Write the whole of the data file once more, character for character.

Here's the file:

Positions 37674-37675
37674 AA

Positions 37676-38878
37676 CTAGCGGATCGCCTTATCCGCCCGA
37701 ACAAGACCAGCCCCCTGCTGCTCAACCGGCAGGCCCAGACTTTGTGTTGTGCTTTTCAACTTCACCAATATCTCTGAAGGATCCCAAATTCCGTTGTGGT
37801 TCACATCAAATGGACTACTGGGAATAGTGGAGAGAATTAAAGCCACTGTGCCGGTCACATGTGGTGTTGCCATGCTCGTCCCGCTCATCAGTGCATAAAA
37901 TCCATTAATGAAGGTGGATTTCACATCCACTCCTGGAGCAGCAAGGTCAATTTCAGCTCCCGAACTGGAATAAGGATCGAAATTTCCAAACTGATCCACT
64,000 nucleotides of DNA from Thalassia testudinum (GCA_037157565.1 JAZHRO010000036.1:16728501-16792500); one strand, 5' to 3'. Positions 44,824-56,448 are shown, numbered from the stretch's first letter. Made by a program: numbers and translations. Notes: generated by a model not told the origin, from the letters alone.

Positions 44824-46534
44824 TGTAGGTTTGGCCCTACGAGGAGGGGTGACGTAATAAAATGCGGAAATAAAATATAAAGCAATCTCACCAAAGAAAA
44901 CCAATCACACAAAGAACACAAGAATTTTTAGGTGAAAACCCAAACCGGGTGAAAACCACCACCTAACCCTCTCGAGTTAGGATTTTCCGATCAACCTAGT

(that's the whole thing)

Positions 37674-37675
37674 AA

Positions 37676-38878
37676 CTAGCGGATCGCCTTATCCGCCCGA
37701 ACAAGACCAGCCCCCTGCTGCTCAACCGGCAGGCCCAGACTTTGTGTTGTGCTTTTCAACTTCACCAATATCTCTGAAGGATCCCAAATTCCGTTGTGGT
37801 TCACATCAAATGGACTACTGGGAATAGTGGAGAGAATTAAAGCCACTGTGCCGGTCACATGTGGTGTTGCCATGCTCGTCCCGCTCATCAGTGCATAAAA
37901 TCCATTAATGAAGGTGGATTTCACATCCACTCCTGGAGCAGCAAGGTCAATTTCAGCTCCCGAACTGGAATAAGGATCGAAATTTCCAAACTGATCCACT
64,000 nucleotides of DNA from Thalassia testudinum (GCA_037157565.1 JAZHRO010000036.1:16728501-16792500); one strand, 5' to 3'. Positions 44,824-56,448 are shown, numbered from the stretch's first letter. Made by a program: numbers and translations. Notes: generated by a model not told the origin, from the letters alone.

Positions 44824-46534
44824 TGTAGGTTTGGCCCTACGAGGAGGGGTGACGTAATAAAATGCGGAAATAAAATATAAAGCAATCTCACCAAAGAAAA
44901 CCAATCACACAAAGAACACAAGAATTTTTAGGTGAAAACCCAAACCGGGTGAAAACCACCACCTAACCCTCTCGAGTTAGGATTTTCCGATCAACCTAGT